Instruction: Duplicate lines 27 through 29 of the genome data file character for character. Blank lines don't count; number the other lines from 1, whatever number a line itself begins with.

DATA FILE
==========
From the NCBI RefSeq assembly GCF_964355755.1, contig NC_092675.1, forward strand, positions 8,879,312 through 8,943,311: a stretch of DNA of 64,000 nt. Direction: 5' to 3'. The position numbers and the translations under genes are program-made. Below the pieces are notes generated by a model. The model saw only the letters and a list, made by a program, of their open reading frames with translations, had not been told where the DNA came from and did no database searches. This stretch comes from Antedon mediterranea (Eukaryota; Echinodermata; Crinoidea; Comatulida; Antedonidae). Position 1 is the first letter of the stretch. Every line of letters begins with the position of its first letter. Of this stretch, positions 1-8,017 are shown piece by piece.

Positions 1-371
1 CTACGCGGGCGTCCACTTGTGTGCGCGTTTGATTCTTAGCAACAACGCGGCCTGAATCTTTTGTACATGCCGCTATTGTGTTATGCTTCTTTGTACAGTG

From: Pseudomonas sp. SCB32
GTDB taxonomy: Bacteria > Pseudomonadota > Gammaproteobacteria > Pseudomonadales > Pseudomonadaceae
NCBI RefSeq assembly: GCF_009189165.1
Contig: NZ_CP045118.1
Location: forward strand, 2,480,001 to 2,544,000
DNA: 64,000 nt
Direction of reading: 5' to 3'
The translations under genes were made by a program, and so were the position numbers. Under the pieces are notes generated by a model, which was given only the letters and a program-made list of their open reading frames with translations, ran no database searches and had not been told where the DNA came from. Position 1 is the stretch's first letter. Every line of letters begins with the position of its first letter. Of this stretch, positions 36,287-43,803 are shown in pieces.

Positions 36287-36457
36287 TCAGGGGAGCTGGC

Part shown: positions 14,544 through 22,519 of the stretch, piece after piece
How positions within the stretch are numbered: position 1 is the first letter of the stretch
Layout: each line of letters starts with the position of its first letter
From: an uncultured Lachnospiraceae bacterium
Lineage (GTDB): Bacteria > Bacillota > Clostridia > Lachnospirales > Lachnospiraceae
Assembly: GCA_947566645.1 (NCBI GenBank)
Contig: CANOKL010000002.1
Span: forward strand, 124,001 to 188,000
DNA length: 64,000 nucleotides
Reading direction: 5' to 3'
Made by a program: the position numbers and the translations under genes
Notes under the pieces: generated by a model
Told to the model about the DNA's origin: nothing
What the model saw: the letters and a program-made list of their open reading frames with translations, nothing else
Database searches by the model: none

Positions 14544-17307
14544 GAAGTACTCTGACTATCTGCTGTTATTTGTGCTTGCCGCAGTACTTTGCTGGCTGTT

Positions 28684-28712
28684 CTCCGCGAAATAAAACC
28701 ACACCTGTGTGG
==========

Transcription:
What the model saw: the letters and a program-made list of their open reading frames with translations, nothing else
Database searches by the model: none

Positions 14544-17307